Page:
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NFT Introduction

This document will guide you through the process of creating DIDs that conform to Chia's DID standard, as well as minting NFTs that adhere to Chia's NFT standard. It will demonstrate this functionality using both the command-line and RPCs on Windows, MacOS and Linux. It will also show you how to verify that your NFTs are working as designed in Chia's Electron wallet. We'll use the testnet for most of this guide, but we'll also give you some tips on deploying NFTs on Chia's mainnet.

Detailed instructions for each of the commands from this tutorial are available from the following references on Chia Docs:


As detailed in our CLVM reference, the CLVM cost for an XCH transaction with two inputs and two outputs is around 17 million.

The cost for minting and modifying NFTs is significantly higher. The following chart shows the approximate CLVM cost (rounded up to the nearest million), as well as the recommended minimum fee (at 5 mojos per cost). Note that the minimum fees listed here will only apply when the mempool is full.

OperationCost (approx)Min fee (mojos)
Minting NFT without DID53 million265 million
Minting NFT with DID123 million615 million
Adding a URI to NFT without DID41 million205 million
Transfer NFT with DID67 million335 million
Assign DID to NFT107 million535 million
Adding URI to NFT with DID71 million355 million

The maximum CLVM cost in a transaction block is 11 billion. If you plan to mint several NFTs at once, be careful not to exceed this cost or your CLVM program will fail. Even if your spend bundle's total cost is less than the maximum, it may take a very long time to be included in a block if an insufficient fee is included. We therefore recommended that you create multiple spend bundles with only a few mintings that adhere to the minimum fees laid out above, which will increase the likelihood of your blocks making it onto the chain in a timely manner.

Note about Python RuntimeError on Windows

If you are running on Windows, you might occasionally see a Python Runtime Error. This is a known issue in Python and can be safely ignored. For example:

chia stop -d all

Exception ignored in: function _ProactorBasePipeTransport.__del__ at 0x000001A719716160
Traceback (most recent call last):
File "C:\Users\User\AppData\Local\Programs\Python\Python39\lib\asyncio\", line 116, in __del__
File "C:\Users\User\AppData\Local\Programs\Python\Python39\lib\asyncio\", line 108, in close
self._loop.call_soon(self._call_connection_lost, None)
File "C:\Users\User\AppData\Local\Programs\Python\Python39\lib\asyncio\", line 746, in call_soon
File "C:\Users\User\AppData\Local\Programs\Python\Python39\lib\asyncio\", line 510, in _check_closed
raise RuntimeError('Event loop is closed')
RuntimeError: Event loop is closed
daemon: {'ack': True, 'command': 'exit', 'data': {'success': True}, 'destination': 'client', 'origin': 'daemon', 'request_id': '0de5449121b6873ce18661b2adc4213d7dc795c2943ff7f4be9502058e8eaba0'}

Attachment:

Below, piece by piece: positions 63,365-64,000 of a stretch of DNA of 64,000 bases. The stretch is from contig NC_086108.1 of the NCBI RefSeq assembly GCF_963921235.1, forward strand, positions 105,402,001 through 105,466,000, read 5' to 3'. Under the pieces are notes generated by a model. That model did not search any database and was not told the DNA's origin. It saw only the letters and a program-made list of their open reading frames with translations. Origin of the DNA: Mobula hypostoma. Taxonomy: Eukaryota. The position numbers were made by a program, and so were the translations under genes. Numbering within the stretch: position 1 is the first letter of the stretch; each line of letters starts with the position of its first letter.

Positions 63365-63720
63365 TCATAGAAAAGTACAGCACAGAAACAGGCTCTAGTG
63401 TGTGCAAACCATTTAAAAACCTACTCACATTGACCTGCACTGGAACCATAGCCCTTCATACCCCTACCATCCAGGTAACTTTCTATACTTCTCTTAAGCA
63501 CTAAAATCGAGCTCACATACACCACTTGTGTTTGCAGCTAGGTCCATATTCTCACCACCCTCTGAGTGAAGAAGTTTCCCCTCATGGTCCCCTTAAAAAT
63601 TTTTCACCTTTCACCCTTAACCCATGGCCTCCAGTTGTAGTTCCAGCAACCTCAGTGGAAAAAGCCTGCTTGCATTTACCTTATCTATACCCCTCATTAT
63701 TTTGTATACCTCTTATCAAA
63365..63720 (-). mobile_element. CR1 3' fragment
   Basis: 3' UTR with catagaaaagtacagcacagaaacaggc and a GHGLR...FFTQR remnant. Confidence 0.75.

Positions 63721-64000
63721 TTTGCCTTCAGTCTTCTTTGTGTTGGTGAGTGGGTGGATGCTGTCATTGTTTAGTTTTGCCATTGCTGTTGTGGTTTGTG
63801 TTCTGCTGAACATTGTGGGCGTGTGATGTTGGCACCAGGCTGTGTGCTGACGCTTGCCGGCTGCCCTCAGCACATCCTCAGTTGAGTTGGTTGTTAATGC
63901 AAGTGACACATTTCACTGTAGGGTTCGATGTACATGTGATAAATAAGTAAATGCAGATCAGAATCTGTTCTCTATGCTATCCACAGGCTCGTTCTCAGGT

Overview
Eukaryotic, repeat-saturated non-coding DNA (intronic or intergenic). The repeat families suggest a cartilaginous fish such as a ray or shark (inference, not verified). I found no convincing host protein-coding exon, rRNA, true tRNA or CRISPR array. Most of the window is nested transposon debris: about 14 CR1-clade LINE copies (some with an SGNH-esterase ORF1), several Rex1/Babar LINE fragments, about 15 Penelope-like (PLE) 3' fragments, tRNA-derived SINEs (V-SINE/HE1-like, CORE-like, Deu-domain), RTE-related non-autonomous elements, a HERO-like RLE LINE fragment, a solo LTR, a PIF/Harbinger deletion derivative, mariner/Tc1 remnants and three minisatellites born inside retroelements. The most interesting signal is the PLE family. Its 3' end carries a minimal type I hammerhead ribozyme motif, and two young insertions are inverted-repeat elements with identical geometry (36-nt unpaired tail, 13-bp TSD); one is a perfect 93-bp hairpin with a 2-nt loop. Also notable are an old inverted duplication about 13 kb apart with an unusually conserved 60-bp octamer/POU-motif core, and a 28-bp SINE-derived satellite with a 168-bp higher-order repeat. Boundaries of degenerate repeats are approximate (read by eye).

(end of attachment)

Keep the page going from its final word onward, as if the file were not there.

Install and configure Chia (testnet)

This section will show you how to download and install Chia from the release/1.4.0 branch, configure your installation to run on the testnet, sync your node, and obtain some TXCH. If you have already done all of these things, you can skip to the next section, Create an NFT wallet (CLI).


Your firewall might give warnings when installing Chia. This is normal. Allow the installations to continue.

We'll be running on Chia's testnet. You can either run on a full node, or use the light wallet. A full node takes longer to sync (see detailed instructions below), but once it is synced, it is generally faster than the light wallet. You also have the option of starting the light wallet and switching to the full node after it is synced.

If you wish to run a full testnet node, you can safely download a copy of the database. Do not attempt this on mainnet. Click here to begin the download. Save the file to your Downloads folder.


The file you will download is around 20 GB, compressed. Uncompressed, it will be around 40 GB. Make sure you have at least this much free space, and ideally 60 GB.

You may continue with the next steps while the download is in progress.

If Chia is already installed on your system, make sure it is stopped:

chia stop -d all

Ensure there are no chia related processes running. If you are unsure, you may want to uninstall Chia before continuing.

The code to be released in version 1.4 (including NFTs and DIDs) is in the release/1.4.0 branch of the chia-blockchain repository. You'll need to download this branch.


If you don't already have the git CLI tool installed, follow these instructions to install it

Create a new directory and download the release/1.4.0 branch of the chia-blockchain repository into it:

mkdir release_1_4_0
cd release_1_4_0
git clone -b release/1.4.0 --recurse-submodules

Install Chia:


If, rather than following the steps from this tutorial, you want to run a binary Chia installer, here's how to set an alias and switch to using the testnet:

Set-Alias -Name chia "C:\Users\<username>\AppData\Local\chia-blockchain\app-<version>\resources\app.asar.unpacked\daemon\chia.exe"
chia configure -t true
cd chia-blockchain